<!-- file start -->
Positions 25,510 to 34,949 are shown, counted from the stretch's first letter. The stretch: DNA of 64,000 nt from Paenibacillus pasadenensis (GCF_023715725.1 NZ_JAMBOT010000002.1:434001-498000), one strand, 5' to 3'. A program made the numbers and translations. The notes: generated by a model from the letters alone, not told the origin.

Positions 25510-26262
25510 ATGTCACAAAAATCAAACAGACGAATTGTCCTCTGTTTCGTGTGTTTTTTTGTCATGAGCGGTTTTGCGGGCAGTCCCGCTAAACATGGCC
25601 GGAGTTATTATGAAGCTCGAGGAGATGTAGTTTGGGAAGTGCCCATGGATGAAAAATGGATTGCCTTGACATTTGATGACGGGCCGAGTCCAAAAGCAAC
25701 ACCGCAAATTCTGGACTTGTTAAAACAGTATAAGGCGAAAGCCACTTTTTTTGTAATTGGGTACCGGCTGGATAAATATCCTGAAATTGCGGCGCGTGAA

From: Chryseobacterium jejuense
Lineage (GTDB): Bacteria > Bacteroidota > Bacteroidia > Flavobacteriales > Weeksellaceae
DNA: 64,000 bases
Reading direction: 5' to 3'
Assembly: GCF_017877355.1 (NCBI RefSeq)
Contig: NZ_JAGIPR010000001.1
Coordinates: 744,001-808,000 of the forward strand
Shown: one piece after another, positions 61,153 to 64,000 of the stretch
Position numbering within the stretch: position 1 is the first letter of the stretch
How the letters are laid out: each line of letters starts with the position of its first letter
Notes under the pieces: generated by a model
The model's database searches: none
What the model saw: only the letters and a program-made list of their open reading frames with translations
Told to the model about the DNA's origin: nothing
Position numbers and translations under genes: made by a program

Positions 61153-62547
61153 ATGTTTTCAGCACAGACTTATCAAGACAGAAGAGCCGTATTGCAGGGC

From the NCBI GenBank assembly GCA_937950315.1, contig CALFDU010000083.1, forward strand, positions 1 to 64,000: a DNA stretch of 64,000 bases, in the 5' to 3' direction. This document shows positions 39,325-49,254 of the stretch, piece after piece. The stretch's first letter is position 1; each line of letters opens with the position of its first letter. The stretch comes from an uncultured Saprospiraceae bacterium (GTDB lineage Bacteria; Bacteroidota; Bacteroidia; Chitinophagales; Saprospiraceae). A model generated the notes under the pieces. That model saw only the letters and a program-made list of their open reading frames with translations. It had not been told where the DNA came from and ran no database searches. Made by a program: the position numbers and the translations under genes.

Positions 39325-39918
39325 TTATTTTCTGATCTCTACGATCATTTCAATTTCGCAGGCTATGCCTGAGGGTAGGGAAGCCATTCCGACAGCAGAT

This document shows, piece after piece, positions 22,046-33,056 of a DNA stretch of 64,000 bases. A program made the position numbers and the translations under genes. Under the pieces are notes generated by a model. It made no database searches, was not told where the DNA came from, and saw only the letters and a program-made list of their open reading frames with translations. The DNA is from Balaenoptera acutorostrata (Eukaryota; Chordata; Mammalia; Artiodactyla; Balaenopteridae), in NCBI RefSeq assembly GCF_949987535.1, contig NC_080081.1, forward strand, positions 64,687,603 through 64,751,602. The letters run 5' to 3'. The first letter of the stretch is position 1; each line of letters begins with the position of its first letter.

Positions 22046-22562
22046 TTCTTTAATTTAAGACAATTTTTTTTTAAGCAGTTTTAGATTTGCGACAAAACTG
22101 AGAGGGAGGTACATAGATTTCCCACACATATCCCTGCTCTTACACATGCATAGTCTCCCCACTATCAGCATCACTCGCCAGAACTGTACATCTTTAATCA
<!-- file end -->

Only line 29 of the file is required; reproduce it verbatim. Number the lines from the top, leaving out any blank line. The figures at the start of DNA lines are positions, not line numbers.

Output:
22101 AGAGGGAGGTACATAGATTTCCCACACATATCCCTGCTCTTACACATGCATAGTCTCCCCACTATCAGCATCACTCGCCAGAACTGTACATCTTTAATCA